3 Tutorials that teach Introduction to Revision
Take your pick:
Introduction to Revision

Introduction to Revision

Author: Gavin McCall

This lesson introduces revision as a key stage in the writing process.

See More
Introduction to Psychology

Analyze this:
Our Intro to Psych Course is only $329.

Sophia college courses cost up to 80% less than traditional courses*. Start a free trial now.


Video Transcription

Download PDF

Welcome to English Composition. I'm Gavin McCall. Thanks for joining me.

What are we going to learn today? Today, we'll be learning about revision. We'll look at the role revision plays as a step in the writing process. And we'll talk about how important revision is to writers of all experience levels.

As we should all remember, the writing process is a recursive process made up of a series of repeating steps. The primary steps are prewriting, brainstorming, thesis generation, research, drafting, revising, editing, and proofreading.

Revision, one of the steps of the process that's most commonly overlooked by beginning writers, is the process of re-visioning an essay or other writing project. Literally, to look at it again. This process entails evaluating the text's ideas, evidence and support, and organization, then incorporating whatever changes are deemed necessary into another draft or drafts of the essay.

It's important for us to know and understand the difference between revision and editing, which is that editing focuses on improving language, clarity, and style, looking at the sentence and word levels. While revision is looking at the entire draft. Likewise, revision is also different from proofreading, which takes an even closer lens to the text than editing. Proofreading entails looking for mistakes in grammar, mechanics, and spelling.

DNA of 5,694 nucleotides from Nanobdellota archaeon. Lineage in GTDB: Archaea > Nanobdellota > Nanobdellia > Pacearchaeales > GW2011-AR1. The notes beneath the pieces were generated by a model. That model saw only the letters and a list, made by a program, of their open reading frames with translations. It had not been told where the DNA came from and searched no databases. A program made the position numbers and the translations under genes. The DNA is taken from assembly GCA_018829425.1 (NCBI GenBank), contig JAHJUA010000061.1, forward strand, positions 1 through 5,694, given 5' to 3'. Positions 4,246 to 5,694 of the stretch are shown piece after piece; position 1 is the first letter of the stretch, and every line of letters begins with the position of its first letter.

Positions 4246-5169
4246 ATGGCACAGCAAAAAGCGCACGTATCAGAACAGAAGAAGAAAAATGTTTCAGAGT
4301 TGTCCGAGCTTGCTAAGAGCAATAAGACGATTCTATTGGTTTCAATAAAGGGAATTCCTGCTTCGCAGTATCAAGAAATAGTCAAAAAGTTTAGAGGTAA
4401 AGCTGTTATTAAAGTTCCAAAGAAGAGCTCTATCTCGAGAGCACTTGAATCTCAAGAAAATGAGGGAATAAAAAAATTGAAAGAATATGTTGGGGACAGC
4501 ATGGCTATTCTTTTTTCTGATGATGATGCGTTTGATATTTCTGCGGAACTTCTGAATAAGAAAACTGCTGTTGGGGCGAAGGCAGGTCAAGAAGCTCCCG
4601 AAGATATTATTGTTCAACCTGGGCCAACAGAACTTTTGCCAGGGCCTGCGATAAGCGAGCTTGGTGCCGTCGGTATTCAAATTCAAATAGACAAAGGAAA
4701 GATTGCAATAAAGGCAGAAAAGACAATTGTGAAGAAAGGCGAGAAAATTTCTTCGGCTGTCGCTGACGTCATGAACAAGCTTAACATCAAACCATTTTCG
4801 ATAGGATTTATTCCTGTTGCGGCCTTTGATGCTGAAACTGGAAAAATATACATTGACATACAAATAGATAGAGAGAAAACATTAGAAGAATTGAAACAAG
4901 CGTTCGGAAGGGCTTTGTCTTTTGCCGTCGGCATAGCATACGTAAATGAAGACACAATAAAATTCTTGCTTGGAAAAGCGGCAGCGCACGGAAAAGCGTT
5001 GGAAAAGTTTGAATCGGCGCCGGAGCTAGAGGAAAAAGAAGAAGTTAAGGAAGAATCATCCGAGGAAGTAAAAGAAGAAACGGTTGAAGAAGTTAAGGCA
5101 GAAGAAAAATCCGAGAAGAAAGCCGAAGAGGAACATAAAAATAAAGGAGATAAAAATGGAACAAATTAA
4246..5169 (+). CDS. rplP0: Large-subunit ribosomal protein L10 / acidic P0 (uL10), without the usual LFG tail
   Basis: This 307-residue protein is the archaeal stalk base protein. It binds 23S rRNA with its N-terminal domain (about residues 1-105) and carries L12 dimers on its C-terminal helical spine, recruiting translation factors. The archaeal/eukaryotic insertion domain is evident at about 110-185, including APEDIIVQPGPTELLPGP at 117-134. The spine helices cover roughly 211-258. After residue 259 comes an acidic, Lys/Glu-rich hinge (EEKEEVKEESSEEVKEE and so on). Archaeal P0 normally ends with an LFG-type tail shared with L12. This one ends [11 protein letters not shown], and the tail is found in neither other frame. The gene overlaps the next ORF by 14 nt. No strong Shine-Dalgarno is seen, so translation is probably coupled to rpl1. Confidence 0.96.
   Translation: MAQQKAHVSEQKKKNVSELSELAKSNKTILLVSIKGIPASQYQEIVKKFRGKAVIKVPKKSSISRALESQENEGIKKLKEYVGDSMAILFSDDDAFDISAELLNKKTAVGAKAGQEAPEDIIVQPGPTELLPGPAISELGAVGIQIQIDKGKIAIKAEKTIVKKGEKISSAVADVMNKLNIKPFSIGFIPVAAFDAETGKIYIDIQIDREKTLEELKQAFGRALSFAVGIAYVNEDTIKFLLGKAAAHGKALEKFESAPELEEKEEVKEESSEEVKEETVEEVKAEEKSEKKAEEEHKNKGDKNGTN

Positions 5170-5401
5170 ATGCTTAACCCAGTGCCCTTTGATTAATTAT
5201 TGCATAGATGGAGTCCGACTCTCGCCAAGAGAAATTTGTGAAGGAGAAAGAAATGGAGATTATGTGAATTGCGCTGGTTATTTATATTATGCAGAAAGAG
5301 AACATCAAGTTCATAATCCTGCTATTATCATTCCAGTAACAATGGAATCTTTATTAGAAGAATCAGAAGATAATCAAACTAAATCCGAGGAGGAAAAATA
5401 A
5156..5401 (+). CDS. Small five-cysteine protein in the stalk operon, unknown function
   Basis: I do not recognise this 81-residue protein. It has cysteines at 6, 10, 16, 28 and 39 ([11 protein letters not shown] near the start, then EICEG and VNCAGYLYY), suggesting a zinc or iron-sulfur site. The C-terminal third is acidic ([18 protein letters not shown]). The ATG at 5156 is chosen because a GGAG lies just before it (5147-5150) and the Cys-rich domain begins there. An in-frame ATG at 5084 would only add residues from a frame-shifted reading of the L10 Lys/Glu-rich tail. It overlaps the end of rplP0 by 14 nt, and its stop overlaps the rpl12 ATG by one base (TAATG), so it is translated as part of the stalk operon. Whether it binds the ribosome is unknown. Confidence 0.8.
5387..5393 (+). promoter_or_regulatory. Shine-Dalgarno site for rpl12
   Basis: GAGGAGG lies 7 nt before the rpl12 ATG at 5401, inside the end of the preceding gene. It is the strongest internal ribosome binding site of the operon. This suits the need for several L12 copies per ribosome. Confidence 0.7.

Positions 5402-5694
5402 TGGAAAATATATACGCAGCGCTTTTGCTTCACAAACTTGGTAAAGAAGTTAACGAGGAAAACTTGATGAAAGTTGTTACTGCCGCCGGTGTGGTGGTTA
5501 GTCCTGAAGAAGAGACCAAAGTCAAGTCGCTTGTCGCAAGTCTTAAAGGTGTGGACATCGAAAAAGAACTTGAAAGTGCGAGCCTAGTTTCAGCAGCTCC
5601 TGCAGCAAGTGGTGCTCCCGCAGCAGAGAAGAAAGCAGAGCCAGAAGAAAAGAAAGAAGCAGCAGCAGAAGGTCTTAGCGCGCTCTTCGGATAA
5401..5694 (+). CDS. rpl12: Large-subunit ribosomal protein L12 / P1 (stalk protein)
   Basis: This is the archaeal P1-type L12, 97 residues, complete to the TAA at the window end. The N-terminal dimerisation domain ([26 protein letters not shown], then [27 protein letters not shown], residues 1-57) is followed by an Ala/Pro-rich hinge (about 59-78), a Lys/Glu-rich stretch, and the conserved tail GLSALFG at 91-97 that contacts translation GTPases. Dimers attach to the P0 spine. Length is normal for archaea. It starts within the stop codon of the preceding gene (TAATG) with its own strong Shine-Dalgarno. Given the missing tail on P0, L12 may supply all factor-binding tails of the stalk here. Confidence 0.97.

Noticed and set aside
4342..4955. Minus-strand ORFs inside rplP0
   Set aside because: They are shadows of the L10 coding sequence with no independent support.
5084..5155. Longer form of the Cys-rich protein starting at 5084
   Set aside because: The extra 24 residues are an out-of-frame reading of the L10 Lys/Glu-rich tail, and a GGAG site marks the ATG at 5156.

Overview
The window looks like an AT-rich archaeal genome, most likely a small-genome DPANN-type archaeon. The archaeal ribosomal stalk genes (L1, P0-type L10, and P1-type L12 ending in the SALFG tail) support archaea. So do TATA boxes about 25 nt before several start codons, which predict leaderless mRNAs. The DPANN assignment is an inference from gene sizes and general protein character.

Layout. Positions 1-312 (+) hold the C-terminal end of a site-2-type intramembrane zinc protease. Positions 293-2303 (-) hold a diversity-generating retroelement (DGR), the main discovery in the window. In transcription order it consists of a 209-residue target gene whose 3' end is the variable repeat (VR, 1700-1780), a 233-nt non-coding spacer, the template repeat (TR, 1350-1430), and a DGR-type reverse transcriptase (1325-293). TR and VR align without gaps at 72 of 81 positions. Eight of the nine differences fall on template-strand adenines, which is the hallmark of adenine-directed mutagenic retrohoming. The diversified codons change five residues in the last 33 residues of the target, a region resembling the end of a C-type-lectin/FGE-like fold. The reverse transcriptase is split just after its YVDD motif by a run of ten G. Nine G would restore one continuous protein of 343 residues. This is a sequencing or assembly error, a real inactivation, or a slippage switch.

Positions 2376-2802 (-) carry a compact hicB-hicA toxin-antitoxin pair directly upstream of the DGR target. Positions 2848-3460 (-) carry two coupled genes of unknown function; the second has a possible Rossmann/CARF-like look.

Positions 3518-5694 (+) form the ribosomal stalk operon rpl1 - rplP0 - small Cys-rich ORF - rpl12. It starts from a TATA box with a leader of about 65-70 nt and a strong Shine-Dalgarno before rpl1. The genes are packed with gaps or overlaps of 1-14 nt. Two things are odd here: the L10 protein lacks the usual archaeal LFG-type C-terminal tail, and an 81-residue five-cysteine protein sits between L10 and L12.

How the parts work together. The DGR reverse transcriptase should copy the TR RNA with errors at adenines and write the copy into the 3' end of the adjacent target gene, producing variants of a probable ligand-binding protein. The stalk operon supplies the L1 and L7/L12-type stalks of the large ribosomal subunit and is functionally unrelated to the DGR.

These two are the last steps in the writing process for a reason. In order to proofread or even edit, we first need to make sure that the words and sentences that were checked for grammar and clarity are accomplishing the goals of the essay as a whole, which requires revision. And even though beginning writers often overlook revision, it's a very important part of the writing process. And as such, it behoves a writer, any writer that is, to leave plenty of time for it.

Writers can and often do revise many times and produce multiple drafts in the process. In a professional context, a writer may have dozens of drafts completed before a project is published. It all depends on the individual and their process.

As we've seen, revision is a key component of the writing process. After all, revision gives the writer space and time to assess and improve his or her work. It's best to think of revision as getting the big picture and taking stock of their entire project, confirming if all the points support the thesis, if they have selected the best evidence and support and structured the essay in the best way possible.

And because revision is part of the recursive writing process, you shouldn't be afraid to use it several times as you work to improve an essay or other writing project. It can also be a useful tactic to avoid writer's block. Mature writers know that they will have to revise their work, usually many times, in order to bring it closer to unlocking the true potential that's waiting there.

What did we learn today? We learned about revision and how it plays a critical role in the writing process, allowing writers the time and space we all need to make sure our final drafts are as interesting, convincing, and readable as possible. I'm Gavin McCall. Thanks for joining me.

  • Revision

    A key step in the writing process that involves re-visioning an essay or other writing project.